That men do not learn very much from the lessons of history is the most important of all the lessons of history.
Ever get that sense of déjà vu?
Housing transactions are on the rise, reflecting the fact that more people are able to move house.
House prices, too are on the up, having jumped at their fastest, biggest pace since 2006.
They haven’t risen this fast since the heady days of the boom before the credit crunch/global financial meltdown/general all round banker cock-up.
The papers say that this is in part due to the success of the Government’s initiative Help to Buy which is underwriting 95% mortgages on newbuild properties, allowing people to purchase them with a bigger mortgage/smaller deposit than the financial institutions have been happy with up until now.
Many in the industry campaigned for such an initiative, arguing that the best thing to get construction moving again would be some way of encouraging first time buyers into the market. Clearly, that is right.
Manufacturers of building materials need a decent level of new housebuilding if they are to provide an outlet for the stuff their factories produce. Housebuilders need to know that their potential customers can purchase their properties if they are to invest in building new ones.
RMI work, the mainstay of most small to medium sized builders, is largely – though not solely – based around property transactions, with people either improving before they move or improving what they have bought in the last couple of years. You don’t get a proper churn of property transactions without new people coming in at the bottom of the chain.
It will be interesting to see what happens when Help to Buy is extended to older homes rather than just new-build. Not everyone who has had trouble raising a deposit or obtaining a mortgage in the past has wanted to buy a new build property.
Also, with housebuilding having sunk to its lowest levels since 1920 in the last few years, there are, arguably, more properties available in this sector, therefore more scope to get things moving more quickly.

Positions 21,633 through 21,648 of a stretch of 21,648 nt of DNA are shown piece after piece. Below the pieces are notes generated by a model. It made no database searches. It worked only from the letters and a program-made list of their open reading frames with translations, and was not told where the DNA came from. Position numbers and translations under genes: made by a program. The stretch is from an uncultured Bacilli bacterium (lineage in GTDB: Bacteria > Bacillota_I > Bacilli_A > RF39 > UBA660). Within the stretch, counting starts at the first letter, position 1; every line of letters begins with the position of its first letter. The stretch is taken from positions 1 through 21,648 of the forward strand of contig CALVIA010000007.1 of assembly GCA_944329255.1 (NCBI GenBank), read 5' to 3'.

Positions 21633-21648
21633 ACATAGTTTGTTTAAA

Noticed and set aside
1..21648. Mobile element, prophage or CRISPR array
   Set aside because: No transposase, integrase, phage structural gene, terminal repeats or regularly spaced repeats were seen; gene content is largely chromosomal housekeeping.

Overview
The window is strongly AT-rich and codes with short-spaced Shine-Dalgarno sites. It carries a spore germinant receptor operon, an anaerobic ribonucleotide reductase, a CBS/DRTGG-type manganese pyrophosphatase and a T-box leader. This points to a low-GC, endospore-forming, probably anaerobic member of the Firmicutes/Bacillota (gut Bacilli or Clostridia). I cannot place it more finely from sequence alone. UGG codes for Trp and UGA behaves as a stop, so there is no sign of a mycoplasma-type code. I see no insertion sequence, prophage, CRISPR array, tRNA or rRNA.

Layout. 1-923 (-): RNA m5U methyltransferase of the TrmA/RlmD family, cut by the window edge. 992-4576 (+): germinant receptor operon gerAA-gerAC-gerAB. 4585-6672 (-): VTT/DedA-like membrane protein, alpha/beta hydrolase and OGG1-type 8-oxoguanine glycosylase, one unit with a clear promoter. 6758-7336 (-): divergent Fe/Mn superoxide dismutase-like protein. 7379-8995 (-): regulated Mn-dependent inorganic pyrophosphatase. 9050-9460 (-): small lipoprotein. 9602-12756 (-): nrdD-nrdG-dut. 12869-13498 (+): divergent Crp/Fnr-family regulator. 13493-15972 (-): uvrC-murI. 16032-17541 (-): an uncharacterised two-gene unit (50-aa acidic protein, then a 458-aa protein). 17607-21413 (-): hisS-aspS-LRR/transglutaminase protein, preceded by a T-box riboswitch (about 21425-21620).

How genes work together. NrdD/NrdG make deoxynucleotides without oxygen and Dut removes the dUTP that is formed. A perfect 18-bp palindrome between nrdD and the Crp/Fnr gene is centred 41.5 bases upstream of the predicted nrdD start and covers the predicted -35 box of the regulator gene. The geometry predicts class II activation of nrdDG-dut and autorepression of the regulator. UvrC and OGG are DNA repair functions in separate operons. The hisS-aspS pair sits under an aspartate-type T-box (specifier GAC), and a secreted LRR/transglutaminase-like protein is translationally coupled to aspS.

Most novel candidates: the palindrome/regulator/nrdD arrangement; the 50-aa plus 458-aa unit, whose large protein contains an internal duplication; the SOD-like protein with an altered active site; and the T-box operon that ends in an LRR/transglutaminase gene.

So, it’s all going swimmingly isn’t it?
But – there’s always a but with these things. We still have incredibly low mortgage interest rates and will continue to have them until unemployment rates reach Governor Carney’s target level. There’s no doubt that demand for buying houses is increasing and, unless housebuilders double, treble or even quadruple current activity levels, we will be left with a good old-fashioned supply-and-demand situation.
It doesn’t take an economics degree to know that when demand exceeds supply prices rise. This is especially true in a housing situation where interest rates on mortgages are low, making housing seem more affordable. Rising house prices are good in that they make everyone feel a bit better about their investments, they make housebuilders feel that it’s worth building.
But unless wages are rising at the same levels, rising house prices just make home ownership ever more of a pipe dream for anyone earning average or less than average wages. The Government doesn’t have an unlimited supply of funds for this; at some point Help to Buy will have to stop. When it does, will we see another housing bubble burst?
I hope not, but I can’t help feeling that we’ve been here before.